[Fair warning to the non-geeks in the audience: This next bit is going to get super-nerdy. If the last thing you saw involving someone with a cape was Phantom of the Opera now might be a good time to go get a drink from the bar or hit the bathroom.]
1. EACH CHARACTER SHOULD HAVE HER OWN IDENTITY AND NOT BE DERIVATIVE OF A MALE CHARACTER
Even though this would knock out some perfectly acceptable options – Batgirl, She-Hulk, Mary Marvel – it seemed to run counter to this whole exercise if the entire list suffered from Ms. Pac Man syndrome and my daughter equated female identity with little more than lipstick, false eyelashes, a beauty mark and a hair accessory. (As an aside, how many of you remembered that Ms. Pac Man had a mole?)
2. EASY DOES IT ON THE CLEAVAGE
Obviously, female superheroes are going to have boobs. And for uh…whatever reason it seems that a predominant number of them have large boobs. Clearly, for women who are predisposed to saving the Earth there is some kind of correlative genetic marker for large breasts. There didn’t seem to be much of a way around this but at least it could be managed. So I resolved to favor women who wore shirts, jackets, jumpsuits or perhaps battle armor. It also meant Power Girl wasn’t making the cut.
3. NO ONE WITH AN “AND THEN SHE WAS EVIL” PLOTLINE
It would have been great to put Jean Grey up on my daughter’s wall: a female hero whose greatest power derived from the use of her mind? Perfect! Up until the point where she turns evil, becomes Dark Phoenix and commits genocide by wiping out an entire planet.
4. PANTS ARE PREFERABLE TO NO PANTS
I felt we were doing our daughter a disservice if we suggested to her that the world at large is OK with a young woman who parades around in underpants and fishnets. We’d really just be setting her up for two possible careers: pop singer or magician’s assistant. I’m not saying either of those is bad, but it seems kind of limiting. So this meant Black Canary was out and so was Zatanna – who I think was an actual magician’s assistant at some point.
The corollary to this rule was that shorts were also acceptable so obviously the X-Men’s Jubilee was a possibility. Then again, I had to ask myself whether I wanted to endorse jean shorts as a fashion choice.
But when I got down to the business of making my list based on these rules, I found sticking to them was pretty much impossible. Even my wife thought I was being a little too restrictive. On the turning evil issue she said “I think it’s OK to have been evil at some point; there is an important lesson there. Everyone gets to make mistakes, no one is born perfect and we all get a shot at redemption and triumph.”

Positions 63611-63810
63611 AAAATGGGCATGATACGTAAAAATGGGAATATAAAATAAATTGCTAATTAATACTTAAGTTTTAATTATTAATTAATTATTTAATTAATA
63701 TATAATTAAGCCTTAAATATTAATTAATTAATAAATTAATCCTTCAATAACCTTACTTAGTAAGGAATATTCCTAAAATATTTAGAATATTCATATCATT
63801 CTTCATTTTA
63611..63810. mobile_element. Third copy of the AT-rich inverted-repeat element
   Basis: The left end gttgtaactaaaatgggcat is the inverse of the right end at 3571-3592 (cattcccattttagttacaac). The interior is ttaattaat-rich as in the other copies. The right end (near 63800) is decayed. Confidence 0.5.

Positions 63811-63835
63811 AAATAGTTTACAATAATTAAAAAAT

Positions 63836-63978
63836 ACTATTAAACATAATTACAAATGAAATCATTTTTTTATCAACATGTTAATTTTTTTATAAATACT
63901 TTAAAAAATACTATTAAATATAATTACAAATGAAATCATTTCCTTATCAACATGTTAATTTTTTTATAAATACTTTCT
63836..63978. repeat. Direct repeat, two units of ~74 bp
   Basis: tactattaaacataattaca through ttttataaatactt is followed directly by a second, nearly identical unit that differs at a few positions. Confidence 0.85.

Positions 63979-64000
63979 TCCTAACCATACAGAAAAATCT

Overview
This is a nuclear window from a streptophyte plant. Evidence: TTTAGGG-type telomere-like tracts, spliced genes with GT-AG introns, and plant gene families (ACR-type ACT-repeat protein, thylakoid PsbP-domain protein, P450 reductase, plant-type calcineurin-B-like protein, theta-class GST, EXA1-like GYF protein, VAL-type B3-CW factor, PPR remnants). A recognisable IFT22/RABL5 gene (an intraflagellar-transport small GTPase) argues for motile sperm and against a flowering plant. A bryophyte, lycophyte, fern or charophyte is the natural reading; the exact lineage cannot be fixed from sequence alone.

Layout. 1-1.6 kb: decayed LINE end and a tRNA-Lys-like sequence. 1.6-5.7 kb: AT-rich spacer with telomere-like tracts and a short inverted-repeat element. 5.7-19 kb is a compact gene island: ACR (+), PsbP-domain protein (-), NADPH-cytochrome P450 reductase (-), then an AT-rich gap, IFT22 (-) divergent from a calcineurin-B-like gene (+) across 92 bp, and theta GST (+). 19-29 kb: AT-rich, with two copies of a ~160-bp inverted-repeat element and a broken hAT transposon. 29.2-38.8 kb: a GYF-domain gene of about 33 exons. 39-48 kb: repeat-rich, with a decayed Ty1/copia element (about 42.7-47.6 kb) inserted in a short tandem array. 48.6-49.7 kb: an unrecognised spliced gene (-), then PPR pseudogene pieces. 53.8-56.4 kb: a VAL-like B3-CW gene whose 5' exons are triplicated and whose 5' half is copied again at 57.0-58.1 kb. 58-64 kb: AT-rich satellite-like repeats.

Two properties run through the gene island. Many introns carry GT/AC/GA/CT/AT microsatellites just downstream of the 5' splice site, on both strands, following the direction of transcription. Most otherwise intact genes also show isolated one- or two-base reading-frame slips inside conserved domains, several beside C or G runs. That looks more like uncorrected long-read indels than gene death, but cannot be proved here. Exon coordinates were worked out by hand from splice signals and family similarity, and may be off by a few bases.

What I eventually realized was trying to shield my daughter from pantsless, bosomy, infrequently evil characters was going to prevent my daughter from figuring out why these rules were important all on her own. By creating a set of rules about what was OK I was working against my own efforts to instill in her a contrarian spirit. Or, as my friend Veronica put it, “Well behaved women rarely make history. This covers not wearing pants.”
So yes, there might not be Supergirl if there hadn’t been a Superman first but that doesn’t mean she’s any less dedicated to truth, justice and the American way. And I came around to the notion that it’s OK that Wonder Woman isn’t usually wearing pants because she inspires others to be strong, powerful women. And Buffy Summers saved the world a lot, even if she once had to kill her vampire boyfriend to do it. All three of them made the list.
Rounding out the top 5 were the Invisible Woman from the Fantastic Four and Elastigirl from The Incredibles. Both are mothers with a strong sense of family. I figured it was valuable to teach my daughter that moms are superheroes, too.
The act of making this list was what finally made me realize the problem I originally set out to solve didn’t need fixing. If we’re otherwise smart about how we raise our daughter then she won’t need her father to save her anymore than she’ll need a prince to do so. She’ll make her mind up all by herself. There’s plenty that’s problematic about princesses of the Disney variety, sure, but there’s also Princess Leia and Zena: Warrior Princess. And just as the pictures of the women we’ve chosen to hang on Abigail’s wall aren’t to be judged solely by their costumes so to are princesses to be judged by more than the color of their gowns.
Though I still think she’s going to be heartbroken when she finds out we won’t let her leave the house pantsless.